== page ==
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Lecture 6

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Department
Psychology
Course
PSYC 2002
Professor
Steven Carroll
Semester
Winter

Description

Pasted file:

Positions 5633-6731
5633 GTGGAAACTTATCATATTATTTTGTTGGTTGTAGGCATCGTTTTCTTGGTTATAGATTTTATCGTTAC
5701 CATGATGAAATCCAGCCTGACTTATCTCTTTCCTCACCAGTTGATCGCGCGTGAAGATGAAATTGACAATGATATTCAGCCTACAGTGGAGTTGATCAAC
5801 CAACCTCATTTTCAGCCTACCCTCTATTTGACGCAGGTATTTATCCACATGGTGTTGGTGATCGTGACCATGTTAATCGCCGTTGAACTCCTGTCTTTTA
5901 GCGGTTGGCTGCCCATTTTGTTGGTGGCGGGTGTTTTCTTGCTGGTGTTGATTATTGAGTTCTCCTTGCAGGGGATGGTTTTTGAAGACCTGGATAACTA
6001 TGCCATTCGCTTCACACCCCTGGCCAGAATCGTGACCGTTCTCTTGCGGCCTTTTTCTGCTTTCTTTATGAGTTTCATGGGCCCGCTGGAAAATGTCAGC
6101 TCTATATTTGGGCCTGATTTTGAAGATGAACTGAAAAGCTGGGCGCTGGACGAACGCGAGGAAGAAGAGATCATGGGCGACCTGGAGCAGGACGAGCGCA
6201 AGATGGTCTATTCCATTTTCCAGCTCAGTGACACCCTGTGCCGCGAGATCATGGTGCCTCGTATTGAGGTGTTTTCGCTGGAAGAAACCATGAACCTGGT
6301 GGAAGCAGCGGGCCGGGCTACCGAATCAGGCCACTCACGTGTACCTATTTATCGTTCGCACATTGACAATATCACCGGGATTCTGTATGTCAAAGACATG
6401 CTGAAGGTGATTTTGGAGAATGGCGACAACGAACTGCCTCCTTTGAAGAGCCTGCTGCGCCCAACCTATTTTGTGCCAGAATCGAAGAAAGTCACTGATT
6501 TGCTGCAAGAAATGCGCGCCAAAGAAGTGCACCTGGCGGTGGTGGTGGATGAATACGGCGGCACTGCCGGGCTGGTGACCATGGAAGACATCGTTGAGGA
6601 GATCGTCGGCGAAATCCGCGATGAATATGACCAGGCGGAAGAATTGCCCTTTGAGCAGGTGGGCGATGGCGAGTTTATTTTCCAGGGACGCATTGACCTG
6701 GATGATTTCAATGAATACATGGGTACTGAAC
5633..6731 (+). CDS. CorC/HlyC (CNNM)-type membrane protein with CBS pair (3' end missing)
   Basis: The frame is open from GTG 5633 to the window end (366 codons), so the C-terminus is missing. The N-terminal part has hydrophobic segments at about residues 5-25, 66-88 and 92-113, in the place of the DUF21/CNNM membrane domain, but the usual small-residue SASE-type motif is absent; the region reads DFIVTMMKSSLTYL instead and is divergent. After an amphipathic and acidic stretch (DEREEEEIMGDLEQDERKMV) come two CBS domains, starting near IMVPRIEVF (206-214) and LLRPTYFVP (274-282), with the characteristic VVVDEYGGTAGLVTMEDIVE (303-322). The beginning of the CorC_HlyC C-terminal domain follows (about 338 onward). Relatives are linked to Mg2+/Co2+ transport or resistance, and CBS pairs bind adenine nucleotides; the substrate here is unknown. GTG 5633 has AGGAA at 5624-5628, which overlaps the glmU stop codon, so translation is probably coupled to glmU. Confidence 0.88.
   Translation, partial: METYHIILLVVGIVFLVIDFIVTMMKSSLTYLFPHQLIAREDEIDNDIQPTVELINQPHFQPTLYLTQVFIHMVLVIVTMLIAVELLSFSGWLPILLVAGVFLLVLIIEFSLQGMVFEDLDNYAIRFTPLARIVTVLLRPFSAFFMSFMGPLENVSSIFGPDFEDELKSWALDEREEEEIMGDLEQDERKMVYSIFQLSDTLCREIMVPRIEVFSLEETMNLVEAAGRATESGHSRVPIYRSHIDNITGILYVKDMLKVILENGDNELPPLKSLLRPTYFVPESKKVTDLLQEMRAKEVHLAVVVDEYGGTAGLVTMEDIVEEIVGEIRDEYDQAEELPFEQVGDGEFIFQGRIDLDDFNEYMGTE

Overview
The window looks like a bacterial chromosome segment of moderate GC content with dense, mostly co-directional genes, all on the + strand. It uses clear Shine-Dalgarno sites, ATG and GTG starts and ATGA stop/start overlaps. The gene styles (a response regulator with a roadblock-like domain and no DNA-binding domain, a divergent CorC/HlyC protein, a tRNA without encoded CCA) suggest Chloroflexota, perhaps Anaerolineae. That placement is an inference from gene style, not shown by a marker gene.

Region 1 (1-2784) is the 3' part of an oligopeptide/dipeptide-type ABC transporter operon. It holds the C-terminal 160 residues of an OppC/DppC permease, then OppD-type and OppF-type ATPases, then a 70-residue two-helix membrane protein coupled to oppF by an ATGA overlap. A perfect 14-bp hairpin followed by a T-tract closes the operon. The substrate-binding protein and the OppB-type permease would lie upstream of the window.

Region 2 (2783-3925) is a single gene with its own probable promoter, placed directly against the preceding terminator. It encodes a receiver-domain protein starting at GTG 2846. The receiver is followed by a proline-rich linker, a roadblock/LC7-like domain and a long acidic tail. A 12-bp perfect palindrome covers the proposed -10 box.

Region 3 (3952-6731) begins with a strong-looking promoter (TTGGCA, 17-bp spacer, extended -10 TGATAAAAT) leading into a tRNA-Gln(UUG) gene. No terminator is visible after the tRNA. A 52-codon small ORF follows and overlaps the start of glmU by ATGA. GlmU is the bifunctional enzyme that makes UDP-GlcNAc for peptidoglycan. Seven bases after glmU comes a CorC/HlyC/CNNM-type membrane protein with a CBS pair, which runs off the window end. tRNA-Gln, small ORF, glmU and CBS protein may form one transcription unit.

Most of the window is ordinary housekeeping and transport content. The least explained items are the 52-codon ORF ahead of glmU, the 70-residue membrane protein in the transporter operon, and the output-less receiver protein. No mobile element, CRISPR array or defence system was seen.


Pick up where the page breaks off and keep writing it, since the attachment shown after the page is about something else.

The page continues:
Lecture 6: probability People and probability - Imagine I flip a coin: • It comes up “heads” four times in a row • Is it more likely to come up “heads” or “tails” on the next throw? People and probability - How many things can happen on the fifth flip of the coin? (2) - How many of those things count as “I flipped heads”? (1) - How many of those things count as “I flipped tails”? (1) People and probability - What proportion of the total number of things that can happen would count as “heads”? • 1 / 2 = .5 - What proportion of the total number of things that can happen would count as “tails”? • 1 / 2 = .5 Gambler’s fallacy - The coin has no memory: It doesn’t know that it is due for a “tails” • The probability on any given throw (even after 100 throws of “heads”) reduces to: p(heads) = .5 and p(tails) = .5 - This same logic applies to dice games, roulette, slot machines, cards, and “strategically” picking lottery numbers: • Just because the game has tended to play out in one direction DOES NOT MEAN it is due to switch to another series of outcomes • These games have no memories Probability - What is it? Numberof possibleoutcomesclassifiedasA - P(A) = Thetotalnumberof possibleoutcomes Let’s play cards - There are 52 cards in a deck of cards - There are 4 suits - Each suit has 13 cards (ordinal distribution) • 2, 3, 4, 5, 6, 7, 8, 9, 10, J, Q, K, A - 4 suits X 13 cards per suit = 52 cards in a deck What is... - P(hearts) • = number of hearts / number of cards • = 13 / 52 = .25 - P(red card) • = number of reds / number of cards • = (13+13) / 52 = 26 / 52 = .5 - P(2) • = number of twos / number of cards • = 4 / 52 = .08 - P(2 of hearts) • 1 / 52 = .02 P(2 of hearts) - Another way to think of the p(2 of hearts) problem is this: - What is the combined p(2) AND p(heart) • P(2 ᴖ heart) - When you see the AND symbol “ᴖ” think “multiplication” - The formal name for this operation is the “intersection of sets” - P(2 ᴖ heart) • = p(2)p(heart) • = (4 / 52) (13 / 52) • = 52 / 2704 • = .02 What is... - P(2 OR jack) = ? • Another way to write this is p(2ᴗjack) • When you see the OR symbol “ᴗ” think “addition” • The formal name for this operation is the “union of sets) numberof thingsthatqualify - p(2ᴗjack) = numberof cards∈deck • = 4 twos + 4 jacks / 52 cards • = 8 / 52 = .15 Let’s play cards - Let’s play high-low: Stats edition! • I’ll pick a card. • Work out p(higher), p(lower), p(equal) • Then place an imaginary bet!  Or, if that isn’t palatable, just guess the next card category. • We’ll do this a couple of times... Let’s play cards - Did the bets always pay-off? What does that tell you about probability? - Is it likely that you’ll win the lottery? - P(win 6-49) = something you don’t have to know = - ************ 6-49 - P(win 6-49) = about 1 in 14 million chance - But is it strange thatANYONE wins the lottery? • Hint: sometimes they sell as many as 50 million tickets Let’s sample... - Somebody pick 5 cards out of the deck - Given the hand that has been removed from the deck, help my volunteer work out the remaining: - P(hearts) • = number of hearts / number of cards • We took 1 heart out, so now, it’s... • 12 / 47 = .2553 - P(red card) • = number of reds / number of cards • We took 2 red cards out, so now, it’s... • 24 / 47 = .5106 - P(2) • = number of twos / number of cards • No twos were removed, so now, it’s... • 4 / 47 = .0851 - P(2 of hearts) • No twos were removed, so now, it’s... • 1 / 47 = .0212 Consider the following - Now, we’ve talked about sampling and we’ve talked about the sampling bias - When you go to run an experiment you’re going to want to draw a representative sample from the population - Ideally, you want to draw people at random from the population: the goal is to draw a “RANDOM SAMPLE” - Random sample requires that each individual in the population has an equal chance of being selected. - Asecond requirement, necessary for MANY statistical formulae, states that the probabilities must stay constant from one selection to the next if more than one individual is selected. • Otherwise sampling isn’t random Think about that! - What is p(3 of clubs)? - What is p(4 of clubs) given I’ve already removed the three from the deck? - P(4 of clubs | no 3 of clubs in the deck) • “ | “ means “given” Violation - So this example has violated one of the rules of random sampling! - We call that “sampling without replacement” - So how could we perform “sampling with replacement” given the 3 and 4 of clubs example - Pretend I’m running an experiment and I draw a sample of students from the population of first-year university students. - There are 3138 students taking first-year psychology courses at Carleton. - What is p(student Bob Smith is chosen for the experiment)? - What is p(Jane Jones is chosen|
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